U2 is one of few bands which continue with the original members 40+ years later. Can you name another? It is intriguing to learn about how closely interwoven many creative performers are. Bono has exemplified a role as an activist on many social issues. It is interesting to learn the context of many familiar lyrics.
The Design of Everyday Things
The Design of Everyday Things by Don Norman
The oldest book in this diverse library by far. First published in 1990, yet now revised and expanded. Norman had me hooked from the start as he described his inability to navigate doors, light switches, stoves or other household appliances. They are many familiar examples of poor design, while bizarrely, we often don’t even notice good design. Even notes the two critical elements of good design are discoverability and understanding. The book should be essential reading for anyone working in fields around design thinking models, covered in depth in chapter six.
Happy City: Transforming Our Lives Through Urban Design by Charles Montgomery
Guided to this excellent book from a remark in Andre Picard’s interview in the first The Conversation Piece podcast episode podcast talking about loneliness and social isolation. I learned inspiring cases about the roads in Bogata, long commutes in Atlanta, mixed-use projects in Vancouver, and a lawsuit brought by a school board against a child in New York who wanted to ride a bike to school. When we started Milton Transitional Housing, we experienced the strangulation imposed by different urban design codes (residential, retail, manufacturing, green space, mixed-use). We planned to offer a soup kitchen to the homeless, yet city code bylaws prevented people sleeping overnight. This was perhaps my first introduction to urban design and its importance to the design of healthy cities. Wealth has driven us further from our places of employment, so many families spend less time together, more time communicating and more money.
This book then also prompted me to read The Spirit Level: Why Greater Equality Makes Societies Stronger by Richard Wilkinson and, in turn, The Weightless World by Diane Coyle. It is good to see the conversations continue through the CityAge Podcast series.
Never by Ken Follett
I couldn’t put this book down. It seems surreally pertinent and kept me guessing all the way to the end. It sheds light on how nations have allegiances to one another from pacts dating back decades. A departure from his story about Kingsbridge through Pillars of the Earth and related series of books.
CRISPR People: The Science and Ethics of Editing Humans by Henry T Greely
This book was inspired by reading The Code Breaker last year. Some intersection with The Emperor of All Maladies, Deep Medicine, World War C, and The Gene. The book follows the history of the events following the cloning of the first human embryo by He Jiankui in China in November 2018. CRISPR stands for ‘Clustered Regularly Interspaced Short Palindromic Repeats’ The book distinguishes between human gene editing to treat disease in one person yet doesn’t affect the offspring of that person against genome editing that irrevocably changes the DNA of all offspring, termed heritable germline genome editing. The presidents of American and UK scientific societies argued that a broad societal consensus is needed before making a moratorium on heritable genome editing. What has happened to those babies born in 2018 is unknown.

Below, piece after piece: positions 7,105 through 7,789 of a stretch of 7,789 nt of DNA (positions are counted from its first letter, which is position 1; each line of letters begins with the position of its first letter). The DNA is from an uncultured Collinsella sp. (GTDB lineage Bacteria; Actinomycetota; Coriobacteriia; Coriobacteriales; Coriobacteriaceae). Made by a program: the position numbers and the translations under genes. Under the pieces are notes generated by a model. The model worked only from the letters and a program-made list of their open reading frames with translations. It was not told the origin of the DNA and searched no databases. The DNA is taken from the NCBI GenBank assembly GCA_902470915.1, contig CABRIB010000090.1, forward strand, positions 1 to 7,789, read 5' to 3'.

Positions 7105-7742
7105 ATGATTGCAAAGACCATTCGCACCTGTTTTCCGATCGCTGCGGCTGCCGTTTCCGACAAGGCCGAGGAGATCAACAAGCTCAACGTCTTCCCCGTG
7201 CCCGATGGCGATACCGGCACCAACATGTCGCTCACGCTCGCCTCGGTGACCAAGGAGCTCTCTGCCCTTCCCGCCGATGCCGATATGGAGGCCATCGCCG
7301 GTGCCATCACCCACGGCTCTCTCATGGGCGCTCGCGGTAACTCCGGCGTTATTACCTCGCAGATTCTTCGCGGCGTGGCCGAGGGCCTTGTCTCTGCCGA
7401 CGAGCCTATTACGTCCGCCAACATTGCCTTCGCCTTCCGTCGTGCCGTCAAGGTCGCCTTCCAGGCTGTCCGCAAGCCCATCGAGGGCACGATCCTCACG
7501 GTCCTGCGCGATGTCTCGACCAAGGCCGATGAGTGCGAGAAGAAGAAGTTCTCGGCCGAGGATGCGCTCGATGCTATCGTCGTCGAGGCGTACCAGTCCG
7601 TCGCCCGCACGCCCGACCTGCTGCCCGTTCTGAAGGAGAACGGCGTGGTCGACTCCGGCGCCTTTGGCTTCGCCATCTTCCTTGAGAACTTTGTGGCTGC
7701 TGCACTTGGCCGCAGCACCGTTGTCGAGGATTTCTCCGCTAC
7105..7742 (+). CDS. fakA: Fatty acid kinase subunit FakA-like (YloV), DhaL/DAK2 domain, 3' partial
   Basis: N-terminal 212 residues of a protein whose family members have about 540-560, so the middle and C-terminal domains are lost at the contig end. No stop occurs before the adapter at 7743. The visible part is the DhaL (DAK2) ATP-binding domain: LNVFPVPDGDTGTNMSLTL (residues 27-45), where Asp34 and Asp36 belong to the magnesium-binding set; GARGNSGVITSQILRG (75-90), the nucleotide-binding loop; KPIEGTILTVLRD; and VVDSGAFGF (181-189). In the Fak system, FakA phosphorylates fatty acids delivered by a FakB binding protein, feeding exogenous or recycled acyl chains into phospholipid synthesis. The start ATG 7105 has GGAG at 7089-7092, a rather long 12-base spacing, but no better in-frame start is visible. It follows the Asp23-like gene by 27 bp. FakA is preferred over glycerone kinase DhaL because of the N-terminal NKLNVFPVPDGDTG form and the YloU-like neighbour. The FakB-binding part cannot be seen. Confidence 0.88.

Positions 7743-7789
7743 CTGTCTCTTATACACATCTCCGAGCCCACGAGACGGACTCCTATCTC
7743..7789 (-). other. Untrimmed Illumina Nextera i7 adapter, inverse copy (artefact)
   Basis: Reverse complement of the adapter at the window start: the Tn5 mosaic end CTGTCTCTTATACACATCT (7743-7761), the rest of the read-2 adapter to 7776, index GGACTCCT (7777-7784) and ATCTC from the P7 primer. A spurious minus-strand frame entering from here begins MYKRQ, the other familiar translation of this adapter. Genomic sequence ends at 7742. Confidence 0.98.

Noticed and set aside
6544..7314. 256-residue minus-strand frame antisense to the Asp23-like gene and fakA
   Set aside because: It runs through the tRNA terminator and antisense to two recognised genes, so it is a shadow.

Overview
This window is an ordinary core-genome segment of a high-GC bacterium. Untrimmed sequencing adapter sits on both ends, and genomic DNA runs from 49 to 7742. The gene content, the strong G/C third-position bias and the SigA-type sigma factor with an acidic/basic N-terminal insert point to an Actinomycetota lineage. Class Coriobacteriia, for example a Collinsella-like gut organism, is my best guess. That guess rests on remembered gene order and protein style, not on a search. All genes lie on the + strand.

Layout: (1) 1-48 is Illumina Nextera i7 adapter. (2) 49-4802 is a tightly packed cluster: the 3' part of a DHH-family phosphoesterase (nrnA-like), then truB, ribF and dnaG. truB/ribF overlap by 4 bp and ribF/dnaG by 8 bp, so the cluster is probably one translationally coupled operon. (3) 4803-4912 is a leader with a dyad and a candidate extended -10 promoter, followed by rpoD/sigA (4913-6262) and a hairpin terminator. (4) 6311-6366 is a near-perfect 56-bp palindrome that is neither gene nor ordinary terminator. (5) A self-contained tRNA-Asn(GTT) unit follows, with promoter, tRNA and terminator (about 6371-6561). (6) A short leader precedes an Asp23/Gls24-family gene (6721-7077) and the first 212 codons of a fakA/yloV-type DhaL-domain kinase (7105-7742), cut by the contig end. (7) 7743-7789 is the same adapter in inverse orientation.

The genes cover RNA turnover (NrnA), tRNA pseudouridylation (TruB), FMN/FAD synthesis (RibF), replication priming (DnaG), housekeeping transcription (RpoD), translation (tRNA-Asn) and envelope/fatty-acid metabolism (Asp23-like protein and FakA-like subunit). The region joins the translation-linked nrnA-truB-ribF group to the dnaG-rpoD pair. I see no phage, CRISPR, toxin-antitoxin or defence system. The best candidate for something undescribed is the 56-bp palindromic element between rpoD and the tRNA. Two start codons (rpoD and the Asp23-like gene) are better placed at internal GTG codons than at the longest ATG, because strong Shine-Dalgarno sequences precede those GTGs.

Beyond those books noted above were several written by friends.
Slalom: 6 river classes about how to confront obstacles, advance amid uncertainty, and bring focus to what matters most by Joe Jacobi. Joe and I have known each other 30 years. We discussed his river lessons through an ICFslalom podcast episode. I now realize I have been ‘slaloming’ my whole life.
Sustain: Plant-based foods for active people by Brooke Donoghue, Luuka Jones, and Christel Dunshea-Mooij. New Zeland Olympic silver medallist Luuka Jones and I discussed the book during one of our ICFslalom podcast episodes. I bought a copy and had it shipped from New Zealand. We have been eating our way through some of the recipes.
Open Innovation Labs and Innovation Management: The dynamics of communities and ecosystems edited by Valérie Mérindol and David W. Versailles. Luc Sirous wrote two excellent chapters with other coauthors. Chapter 5 describes the cocreation formulated by Hacking Health Foundation. Chapter 6 presents Communitech as a beacon of an open lab. Much of the book is centred on health. Tip: skip the preface and introduction, which are academic and painful to comprehend! Luc and team authored an extended article in French examining Communitech.
Accessible Atonement by David McLachlan. My brother-in-law, Revd David McLachlan, examines the intersection of disability and theology. It was the subject of his PhD.
We hope these books help make you better informed. More than anything, these wonderful books took us to different parts of the world we have never visited, Gander, Pearl Harbor, Tokyo, Swat Valley, Thunder Bay, North Korea, Bletchley Park and more. They also echo the fact that innovation is an ongoing process of collaboration and incremental hypotheses over decades. Both provide stark evidence of our desire to build silos, boundaries, or walls and to claim breakthroughs and advances as our own. We should learn from history.
Note. Cover image of Happy City published by Permission reproduced with permission of the author.